The range resolution of this system corresponds to a 2.5 microsecond period of 375 meters. The received signals are sampled a minimum of twice (once each in the I and Q channels) during each 2.5 μs period. Signals from each frequency segment sampled at 10 μs intervals are stored separately within the corresponding range bins. The input circuit of each analog to digital converter normally requires a sample and hold circuit; however, in many applications, tracking A/D converters may be utilized. Samples are taken at 2.5 μs intervals, e.g., 11.25, 13.75, 16.25, . . . 38.75 μs after their start of transmission. The analog signals, so sampled, are converted to their digital equivalents, for this case say 7 bits plus sign, and inputted into the rotors of Fine Range Switch 100. The analog equivalent of the switch required is again a three section, four position switch. In this case, only three sections are illustrated. Requirements for the quadrature phase signals are identical. Each section of the fine range switch completes its four position cycle in the 10 μs period of a frequency segment. As shown, section 56 is monitoring position 57. It dwells on this position for somewhat less than 2.5 microseconds during which time the "I" component of signal f1 is sampled by the A/D converter 11.25 μs (plus any fixed circuit delays) after its initial transmission, and stored as a digital word in range bin 62. Ten μs later f2 is similarly sampled at position 57 and stored as a second digital word in range bin 62. Progressively, at 10 μs periods, f3 and f4 are monitored from position 57 and stored as digital words in range bin 62. The four stored digital words within the range bin are operated on by the computer as described later to provide a pulse compressed measurement of range at 1688 meters.
The other positions of section 56, i.e., 58, 59 and 60, provide identical functions at later 2.5 μs intervals to store all consecutively received signals from targets at ranges of 2063, 2400 and 2775 meters, respectively. Sections 71 and 86 through their respective positions (72, 73, 74 and 75, and 87, 88, 89 and 90) provide similar functions at 375 meter range intervals from 3188 meters to 5812 meters. This process is completed in 40 μs. Switches 50 and 100 are implemented with FET or some other solid state switching matrix. This switching process is repeated W times for the total integration period and continues for the total operational period of the radar.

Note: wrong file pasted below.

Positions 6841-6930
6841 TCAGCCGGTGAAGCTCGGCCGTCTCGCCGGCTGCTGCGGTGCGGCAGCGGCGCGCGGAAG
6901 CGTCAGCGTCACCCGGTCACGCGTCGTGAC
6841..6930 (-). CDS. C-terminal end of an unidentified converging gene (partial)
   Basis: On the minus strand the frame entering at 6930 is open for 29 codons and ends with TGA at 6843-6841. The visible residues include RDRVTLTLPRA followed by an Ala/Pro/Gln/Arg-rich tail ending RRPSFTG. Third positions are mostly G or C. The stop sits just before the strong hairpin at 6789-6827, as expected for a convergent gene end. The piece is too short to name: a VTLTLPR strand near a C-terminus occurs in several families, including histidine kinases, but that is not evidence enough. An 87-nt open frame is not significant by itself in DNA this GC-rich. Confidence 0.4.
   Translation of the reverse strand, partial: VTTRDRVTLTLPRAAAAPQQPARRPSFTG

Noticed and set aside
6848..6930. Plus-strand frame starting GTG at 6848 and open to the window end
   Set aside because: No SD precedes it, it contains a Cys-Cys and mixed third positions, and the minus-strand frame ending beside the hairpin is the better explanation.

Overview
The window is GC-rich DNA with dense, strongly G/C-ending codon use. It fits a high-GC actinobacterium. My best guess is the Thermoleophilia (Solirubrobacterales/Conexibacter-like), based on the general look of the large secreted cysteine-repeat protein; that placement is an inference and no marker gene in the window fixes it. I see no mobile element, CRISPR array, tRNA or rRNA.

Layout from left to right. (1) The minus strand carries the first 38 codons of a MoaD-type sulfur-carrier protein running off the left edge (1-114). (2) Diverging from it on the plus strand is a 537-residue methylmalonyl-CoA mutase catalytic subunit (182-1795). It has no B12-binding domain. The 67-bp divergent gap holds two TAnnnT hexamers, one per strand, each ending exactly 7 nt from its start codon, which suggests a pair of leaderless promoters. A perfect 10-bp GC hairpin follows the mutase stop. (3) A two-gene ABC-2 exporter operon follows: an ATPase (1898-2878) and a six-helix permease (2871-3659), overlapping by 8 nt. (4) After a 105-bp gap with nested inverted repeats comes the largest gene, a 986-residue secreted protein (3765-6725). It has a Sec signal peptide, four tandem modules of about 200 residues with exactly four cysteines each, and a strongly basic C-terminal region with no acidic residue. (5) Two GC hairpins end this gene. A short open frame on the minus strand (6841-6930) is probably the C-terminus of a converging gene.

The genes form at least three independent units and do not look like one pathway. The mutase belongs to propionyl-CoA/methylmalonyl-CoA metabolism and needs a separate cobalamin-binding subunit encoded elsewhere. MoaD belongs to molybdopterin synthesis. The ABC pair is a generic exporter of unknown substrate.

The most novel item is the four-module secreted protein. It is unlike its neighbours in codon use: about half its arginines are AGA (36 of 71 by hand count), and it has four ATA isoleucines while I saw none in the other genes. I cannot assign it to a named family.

Simultaneously, all consecutive quadrature phase signals are similarly stored in a parallel group of range bins. For example, the quadrature phase signals stored in range bin 101 complement the in-phase signal accumulated in range bin 93. In the following text, the "I" and "Q" signals so stored will be considered as a single entity and referred to by the "I" range bin number; i.e., range bin 93.
The individual signal samples corresponding "I" and "Q" signals, taken a pair at a time, comprise a complex pair of orthogonal components of phasers which carry the amplitude and phase information of the received signals at the time the samples were taken. It is next necessary to process these signals in a coherent manner and derive pulse compressed range and radial velocity measurements.
The details of the signal processing to be described subsequently are shown to demonstrate that their exists at least one method for extracting the desired information. To those skilled in the art of radar and signal processing, as is taught for example in August M. Rihaczek's Principles of High Resolution Radar, copyright 1969 by McGraw Hill Book Company, it may be obvious that since the wave form already defined does not exhibit gaps in either the time domain or in the frequency domain, and is fully coherent, then if the wave form is processed in a matched filter, which by definition achieves fully coherent processing, for the wave form to which it is matched, the following properties can be achieved:
1. The range resolution becomes C/2BW where BW is the total bandwidth of the coherently processed wave form which for this wave form is N.
2. The Doppler frequency resolution becomes one over the coherent integration time which in this case is WT where T is the length per word and W is the number of words integrated coherently.
3. The full height range ambiguities occur at T if the word is repeated at intervals of T. These ambiguities may be eliminated if the sequence is changed from word to word.